Some people hold the view that the victim caused the behaviour by simply using the Internet. This thesis of victim blaming as a way to account for the existence of social problems was first postulated by Ryan in 1971. This is the same archaic argument that has been used against rape and crime victims. My experiences thus far indicates that this perspective is prevalent among some members of the legal and law enforcement communities with respect to the problem of cyberbullying.
Although forensic law enforcement is a rapidly developing occupation, many traditional law enforcement officers do not have the skills to investigate these crimes and it is easier to put cyberbullying in the “too hard to deal with” basket.
CiviliNation: What role do you believe the law should play in helping reduce online attacks and adult cyberbullying?
Janice Duffy: I think that there should be laws that allow victims to sue the website, search engine, or social media company that causes harm. One excuse I’ve heard used by Google is that they provide their products free to users. But Google and Facebook are profitable corporations and should be regulated by the same laws that provide other consumer products, even if the victim is not directly engaged in a transaction. If I am walking through a mall and a brick falls on my head the law says I can sue the company that owns the mall. This same legal approach should apply. In Australia two recent court decisions have put responsibility onto search engines for their search results: The Full Bench of the Federal Court found that Google was responsible for the advertisements it provided on its search results (Google has lodged an appeal to the high Court) and Yahoo was found liable in a defamation case against a local man (Yahoo has not appealed this decision).
Privacy legislation in the UK and Europe is undergoing revision, and the role of search engines and social media websites to protect people is an integral aspect of proposed changes. This is a positive development. However, in the U.S. Section 230 of the Communications Decency Act is a significant impediment to legal protection from cyberbullying because even if the perpetrators of the statement are successfully sued, the damage continues if it is not removed from websites and search engines. While it may be possible to compel Google and Facebook to remove material by court order in non-U.S. nations, American websites can successfully claim protection under the CDA. In fact Ripoff Report taunts victims with this law, and U.S. courts have upheld its right to publish material that is used to cyberbully victims.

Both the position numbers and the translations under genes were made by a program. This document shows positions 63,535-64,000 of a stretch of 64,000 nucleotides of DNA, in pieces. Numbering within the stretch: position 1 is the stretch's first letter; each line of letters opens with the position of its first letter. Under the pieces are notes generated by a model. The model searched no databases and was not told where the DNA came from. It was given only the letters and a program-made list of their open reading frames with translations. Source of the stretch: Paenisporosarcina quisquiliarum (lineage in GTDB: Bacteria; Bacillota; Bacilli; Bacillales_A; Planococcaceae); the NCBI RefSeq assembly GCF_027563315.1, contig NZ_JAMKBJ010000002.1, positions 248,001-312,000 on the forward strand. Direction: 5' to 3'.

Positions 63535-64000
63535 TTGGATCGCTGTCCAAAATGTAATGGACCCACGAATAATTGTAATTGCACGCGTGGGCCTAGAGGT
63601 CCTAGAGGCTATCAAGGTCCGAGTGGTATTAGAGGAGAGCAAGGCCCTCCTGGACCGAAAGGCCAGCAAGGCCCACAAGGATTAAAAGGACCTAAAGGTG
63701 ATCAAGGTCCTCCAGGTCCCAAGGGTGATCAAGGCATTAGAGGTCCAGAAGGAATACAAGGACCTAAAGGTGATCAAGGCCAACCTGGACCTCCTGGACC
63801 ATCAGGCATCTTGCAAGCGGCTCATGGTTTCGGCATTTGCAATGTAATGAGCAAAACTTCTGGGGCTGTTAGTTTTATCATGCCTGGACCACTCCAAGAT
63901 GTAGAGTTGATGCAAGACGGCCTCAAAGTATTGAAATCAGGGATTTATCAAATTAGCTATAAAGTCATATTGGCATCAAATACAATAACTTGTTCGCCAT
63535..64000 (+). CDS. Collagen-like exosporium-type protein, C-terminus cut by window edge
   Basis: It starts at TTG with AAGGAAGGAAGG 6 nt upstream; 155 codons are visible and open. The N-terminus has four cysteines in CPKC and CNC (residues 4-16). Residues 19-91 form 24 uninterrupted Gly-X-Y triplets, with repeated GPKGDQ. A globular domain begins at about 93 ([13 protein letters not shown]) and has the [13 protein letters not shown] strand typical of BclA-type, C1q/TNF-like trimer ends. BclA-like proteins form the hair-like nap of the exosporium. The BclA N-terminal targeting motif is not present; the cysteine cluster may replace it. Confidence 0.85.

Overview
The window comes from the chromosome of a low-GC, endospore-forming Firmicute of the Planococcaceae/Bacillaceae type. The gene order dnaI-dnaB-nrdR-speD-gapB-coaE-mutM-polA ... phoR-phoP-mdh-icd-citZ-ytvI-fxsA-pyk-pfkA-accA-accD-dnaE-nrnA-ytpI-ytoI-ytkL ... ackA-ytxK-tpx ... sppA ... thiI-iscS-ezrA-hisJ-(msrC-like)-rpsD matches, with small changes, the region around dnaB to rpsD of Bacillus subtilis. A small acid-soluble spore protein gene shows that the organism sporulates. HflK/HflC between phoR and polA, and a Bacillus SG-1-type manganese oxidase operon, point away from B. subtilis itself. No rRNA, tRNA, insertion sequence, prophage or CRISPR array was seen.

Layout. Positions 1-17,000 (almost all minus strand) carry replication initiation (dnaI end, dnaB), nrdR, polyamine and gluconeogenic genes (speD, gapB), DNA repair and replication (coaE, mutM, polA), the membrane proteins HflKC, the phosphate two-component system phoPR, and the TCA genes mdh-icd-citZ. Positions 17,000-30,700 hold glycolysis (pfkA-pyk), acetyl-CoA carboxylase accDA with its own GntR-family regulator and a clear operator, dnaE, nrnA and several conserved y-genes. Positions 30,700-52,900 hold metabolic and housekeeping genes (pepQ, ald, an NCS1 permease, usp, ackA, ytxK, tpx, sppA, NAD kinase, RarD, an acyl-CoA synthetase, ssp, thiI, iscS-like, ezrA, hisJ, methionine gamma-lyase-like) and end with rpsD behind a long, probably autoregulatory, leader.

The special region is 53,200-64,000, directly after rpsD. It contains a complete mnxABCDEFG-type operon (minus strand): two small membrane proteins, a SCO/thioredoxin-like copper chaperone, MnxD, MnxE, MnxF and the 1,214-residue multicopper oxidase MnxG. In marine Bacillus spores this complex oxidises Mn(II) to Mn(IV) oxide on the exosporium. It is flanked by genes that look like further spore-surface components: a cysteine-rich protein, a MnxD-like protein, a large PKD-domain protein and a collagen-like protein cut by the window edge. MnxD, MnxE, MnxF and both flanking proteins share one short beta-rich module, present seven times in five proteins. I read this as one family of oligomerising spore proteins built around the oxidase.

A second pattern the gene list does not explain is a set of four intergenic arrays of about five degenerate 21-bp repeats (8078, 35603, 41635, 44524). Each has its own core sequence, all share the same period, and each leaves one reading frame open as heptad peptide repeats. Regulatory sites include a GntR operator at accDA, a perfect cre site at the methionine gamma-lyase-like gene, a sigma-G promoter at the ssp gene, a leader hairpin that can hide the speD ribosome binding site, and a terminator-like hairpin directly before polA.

One possible approach to dealing with the issue of online defamation may be the creation of independent arbitrators that handle such matters. A couple of years ago in Australia the idea of appointing an Internet ombudsman was discussed. This stemmed from a situation where a local Aboriginal man complained to the Australian Human Rights Commission about extremely racist material published on the website Encyclopedia Dramatica. Google removed the links as a result of this complaint, but now the links are unfortunately back online. Like Ripoff Report, Encyclopedia Dramatic used a tactic of individual attacks to dissuade complaints. Unfortunately the idea of an ombudsman did not progress in Australia, but I believe a similar idea of search engines and websites agreeing to remove material has been investigated in the UK.
Most victims of cyberbullying (including myself) do not want to take legal action and would be happy to just make it “go away” more easily. The difficulty with the international nature of the Internet is finding a way to stop the harassment and establishing a program using independent arbitrators is a viable solution.
Additionally, legislation to update privacy laws in Europe and the UK in line with the new requirements of technology offers promise for victims of cyberbullying. Legislation and government proposals include a mechanism to facilitate the removal of material from search engines. Most victims simply want one action to occur – to make the cyberbullying stop and remove it from public view. The search engines have the ability to make this happen, but they choose not to use it unless forced by a court order. This fact was not lost on the British House of Lords and the House of Commons, which stated:
“Google acknowledged that it was possible to develop the technology proactively to monitor websites for such material in order that the material does not appear in the results of searches. We find their objections in principle to developing such technology totally unconvincing. Google and other search engines should take steps to ensure that their websites are not used as vehicles to breach the law and should actively develop and use such technology. We recommend that if legislation is necessary to require them to do so it should be introduced.”
The recent European proposals to harmonise privacy laws across the 27 EU nations included a law termed “the right to be forgotten.” This law requires search engines and websites to delete information upon a request from a consumers, or risk a fine of up to two per cent of a firm’s global turnover. Although ratification of this bill by the European national governments could delay its implementation, it is a really promising legislative development and has the potential to mitigate the harmful effects of cyberbullying.